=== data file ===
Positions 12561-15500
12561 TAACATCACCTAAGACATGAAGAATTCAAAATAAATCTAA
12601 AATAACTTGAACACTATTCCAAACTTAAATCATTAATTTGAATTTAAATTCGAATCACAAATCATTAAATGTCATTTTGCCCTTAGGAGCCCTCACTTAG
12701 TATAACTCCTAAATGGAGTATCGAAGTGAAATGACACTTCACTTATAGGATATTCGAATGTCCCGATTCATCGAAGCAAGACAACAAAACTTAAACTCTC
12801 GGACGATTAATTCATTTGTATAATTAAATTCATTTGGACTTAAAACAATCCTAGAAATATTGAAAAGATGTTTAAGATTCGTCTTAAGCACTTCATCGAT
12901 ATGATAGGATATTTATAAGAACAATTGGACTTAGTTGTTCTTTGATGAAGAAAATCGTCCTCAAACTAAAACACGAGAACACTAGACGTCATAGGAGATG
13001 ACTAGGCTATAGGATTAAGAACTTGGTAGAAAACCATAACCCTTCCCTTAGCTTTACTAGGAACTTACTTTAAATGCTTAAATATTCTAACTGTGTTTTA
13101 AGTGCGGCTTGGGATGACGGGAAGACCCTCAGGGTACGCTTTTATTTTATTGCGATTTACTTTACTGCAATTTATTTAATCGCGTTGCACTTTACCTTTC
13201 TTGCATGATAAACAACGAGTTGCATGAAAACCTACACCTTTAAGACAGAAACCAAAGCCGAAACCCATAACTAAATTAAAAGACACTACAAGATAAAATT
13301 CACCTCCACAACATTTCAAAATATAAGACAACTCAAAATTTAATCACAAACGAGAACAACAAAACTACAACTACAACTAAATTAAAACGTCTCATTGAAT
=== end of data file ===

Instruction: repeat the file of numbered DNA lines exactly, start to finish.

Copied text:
Positions 12561-15500
12561 TAACATCACCTAAGACATGAAGAATTCAAAATAAATCTAA
12601 AATAACTTGAACACTATTCCAAACTTAAATCATTAATTTGAATTTAAATTCGAATCACAAATCATTAAATGTCATTTTGCCCTTAGGAGCCCTCACTTAG
12701 TATAACTCCTAAATGGAGTATCGAAGTGAAATGACACTTCACTTATAGGATATTCGAATGTCCCGATTCATCGAAGCAAGACAACAAAACTTAAACTCTC
12801 GGACGATTAATTCATTTGTATAATTAAATTCATTTGGACTTAAAACAATCCTAGAAATATTGAAAAGATGTTTAAGATTCGTCTTAAGCACTTCATCGAT
12901 ATGATAGGATATTTATAAGAACAATTGGACTTAGTTGTTCTTTGATGAAGAAAATCGTCCTCAAACTAAAACACGAGAACACTAGACGTCATAGGAGATG
13001 ACTAGGCTATAGGATTAAGAACTTGGTAGAAAACCATAACCCTTCCCTTAGCTTTACTAGGAACTTACTTTAAATGCTTAAATATTCTAACTGTGTTTTA
13101 AGTGCGGCTTGGGATGACGGGAAGACCCTCAGGGTACGCTTTTATTTTATTGCGATTTACTTTACTGCAATTTATTTAATCGCGTTGCACTTTACCTTTC
13201 TTGCATGATAAACAACGAGTTGCATGAAAACCTACACCTTTAAGACAGAAACCAAAGCCGAAACCCATAACTAAATTAAAAGACACTACAAGATAAAATT
13301 CACCTCCACAACATTTCAAAATATAAGACAACTCAAAATTTAATCACAAACGAGAACAACAAAACTACAACTACAACTAAATTAAAACGTCTCATTGAAT